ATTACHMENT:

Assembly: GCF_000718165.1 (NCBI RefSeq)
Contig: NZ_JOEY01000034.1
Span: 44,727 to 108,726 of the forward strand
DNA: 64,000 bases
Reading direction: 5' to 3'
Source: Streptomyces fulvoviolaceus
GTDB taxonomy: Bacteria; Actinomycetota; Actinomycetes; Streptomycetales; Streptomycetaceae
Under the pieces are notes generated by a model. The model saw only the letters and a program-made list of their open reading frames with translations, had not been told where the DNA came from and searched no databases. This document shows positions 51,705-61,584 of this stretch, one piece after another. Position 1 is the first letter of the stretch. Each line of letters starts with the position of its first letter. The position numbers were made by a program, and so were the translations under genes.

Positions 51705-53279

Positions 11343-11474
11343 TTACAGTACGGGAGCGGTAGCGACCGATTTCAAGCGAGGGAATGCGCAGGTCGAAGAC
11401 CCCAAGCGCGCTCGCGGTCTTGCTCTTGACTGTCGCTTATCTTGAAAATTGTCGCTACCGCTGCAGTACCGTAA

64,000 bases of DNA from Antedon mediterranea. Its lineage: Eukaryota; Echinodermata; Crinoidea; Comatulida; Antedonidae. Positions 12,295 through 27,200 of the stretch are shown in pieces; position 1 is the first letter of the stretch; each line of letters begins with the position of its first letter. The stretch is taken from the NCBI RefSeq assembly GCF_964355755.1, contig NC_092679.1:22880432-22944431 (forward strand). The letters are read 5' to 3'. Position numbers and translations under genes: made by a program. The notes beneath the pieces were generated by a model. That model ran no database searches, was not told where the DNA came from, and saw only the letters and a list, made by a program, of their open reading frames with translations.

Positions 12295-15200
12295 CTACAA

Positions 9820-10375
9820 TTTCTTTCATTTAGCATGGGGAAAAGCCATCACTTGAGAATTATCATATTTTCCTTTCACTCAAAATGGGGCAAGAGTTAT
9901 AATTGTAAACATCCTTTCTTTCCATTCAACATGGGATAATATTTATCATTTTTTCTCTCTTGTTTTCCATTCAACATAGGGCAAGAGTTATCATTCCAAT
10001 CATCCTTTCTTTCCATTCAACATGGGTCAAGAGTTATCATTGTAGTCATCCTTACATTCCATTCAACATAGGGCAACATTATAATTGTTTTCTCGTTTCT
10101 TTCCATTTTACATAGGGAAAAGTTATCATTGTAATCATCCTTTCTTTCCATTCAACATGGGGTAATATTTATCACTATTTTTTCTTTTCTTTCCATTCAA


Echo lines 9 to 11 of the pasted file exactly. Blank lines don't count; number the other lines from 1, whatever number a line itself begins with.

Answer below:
Positions 51705-53279

Positions 11343-11474
11343 TTACAGTACGGGAGCGGTAGCGACCGATTTCAAGCGAGGGAATGCGCAGGTCGAAGAC